Hawaiian Bobtail Squid
© R. Isenberg, Mandel Lab

An egg infected with bioluminescent influenza virus
© A. Mehle, Mehle Lab

Confocal Micrograph of E. Coli Infected Mouse Bladder Cells
© R. Welch, Welch Lab

Zebrafish T-cells Highlighted Green Against Red Blood Vessels
© Tanner Robertson, Huttenlocher Lab

Micro CT of Bone Erosion in B. Melitensis Infected Mouse
© Judy Smith, Smith Lab

Fungus Hyphae and Spores in Bat Skin Cells
© Klein Lab

The mission of the Department of Medical Microbiology & Immunology is to provide comprehensive scientific instruction to students, conduct novel and meaningful research, and offer consultation and service in microbiology and immunology as they relate to human health and disease.

Since its founding in 1935, the Department of Medical Microbiology & Immunology has significantly advanced the study of infectious diseases and immunity. Our renowned faculty lead research on bacterial, fungal, protozoan, and viral pathogens such as Toxoplasma gondii, Neisseria gonorrhoeae, Mycobacterium sp., Brucella sp., Listeria, Blastomyces, Aspergillus, Cryptococcus neoformans, Candida, influenza virus, Herpes simplex, and uropathogenic Escherichia coli. They also explore immunological topics including immune response differences by sex, regulatory T cell biology, leukocyte migration, and vaccine development.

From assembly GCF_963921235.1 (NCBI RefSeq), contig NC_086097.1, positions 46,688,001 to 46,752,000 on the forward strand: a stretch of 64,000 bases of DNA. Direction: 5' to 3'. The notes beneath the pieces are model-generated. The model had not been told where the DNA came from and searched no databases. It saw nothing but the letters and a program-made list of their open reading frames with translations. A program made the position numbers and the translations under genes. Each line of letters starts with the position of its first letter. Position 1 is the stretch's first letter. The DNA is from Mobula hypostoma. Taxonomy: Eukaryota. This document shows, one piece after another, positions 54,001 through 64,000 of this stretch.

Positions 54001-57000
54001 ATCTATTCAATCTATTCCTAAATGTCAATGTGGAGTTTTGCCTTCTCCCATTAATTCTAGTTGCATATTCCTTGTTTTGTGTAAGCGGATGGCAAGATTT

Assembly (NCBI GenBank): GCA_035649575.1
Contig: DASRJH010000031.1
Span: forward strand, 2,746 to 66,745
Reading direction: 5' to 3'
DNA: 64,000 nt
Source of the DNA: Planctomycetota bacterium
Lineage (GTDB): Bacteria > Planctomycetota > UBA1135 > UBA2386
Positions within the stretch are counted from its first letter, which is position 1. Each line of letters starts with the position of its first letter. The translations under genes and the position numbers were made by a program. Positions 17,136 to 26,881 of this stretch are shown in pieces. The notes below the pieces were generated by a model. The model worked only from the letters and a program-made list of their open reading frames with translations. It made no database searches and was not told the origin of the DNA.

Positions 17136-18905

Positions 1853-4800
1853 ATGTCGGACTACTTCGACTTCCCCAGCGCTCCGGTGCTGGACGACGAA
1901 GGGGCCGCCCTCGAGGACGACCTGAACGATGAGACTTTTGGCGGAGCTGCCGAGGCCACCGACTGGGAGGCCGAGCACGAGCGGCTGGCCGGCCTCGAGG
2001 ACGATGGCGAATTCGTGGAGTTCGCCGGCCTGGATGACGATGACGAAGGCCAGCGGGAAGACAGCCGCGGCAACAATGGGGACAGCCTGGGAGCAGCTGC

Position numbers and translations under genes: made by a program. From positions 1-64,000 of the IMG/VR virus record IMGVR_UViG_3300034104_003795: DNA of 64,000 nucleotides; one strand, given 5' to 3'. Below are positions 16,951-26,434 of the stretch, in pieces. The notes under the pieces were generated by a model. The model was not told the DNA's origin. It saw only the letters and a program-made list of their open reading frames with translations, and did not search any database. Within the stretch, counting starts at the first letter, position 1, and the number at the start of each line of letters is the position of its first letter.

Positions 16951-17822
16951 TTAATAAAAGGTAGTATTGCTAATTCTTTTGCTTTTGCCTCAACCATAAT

We offer undergraduates rigorous coursework and research opportunities, and our nationally acclaimed Microbiology Doctoral Training Program, ranked first among U.S. public institutions and third nationwide, allows graduate students to earn a Ph.D.

Margaret Alexander, PhD

“Don’t be afraid to ask for help or to fail – one of the best parts about science is that “failures” sometimes lead to the most interesting discoveries!”

Meet Maggie!


Minju Kim, PhD

“I always liked science, especially biology. Having lab experiences in college led me to the fungal world and to go to grad school.”

Meet Minju!

Carlos Ramírez-Flores, PhD

“I was raised in a family of teachers and professors. My mom was teacher of biology and chemistry. Since I was a kid, I used to read the quizzes and evaluations from my mom’s lectures.”

Meet Carlos!

Diversity is a source of strength, creativity, and innovation for UW–Madison. We value the contributions of each person and respect the profound ways their identity, culture, background, experience, status, and abilities enrich the university.

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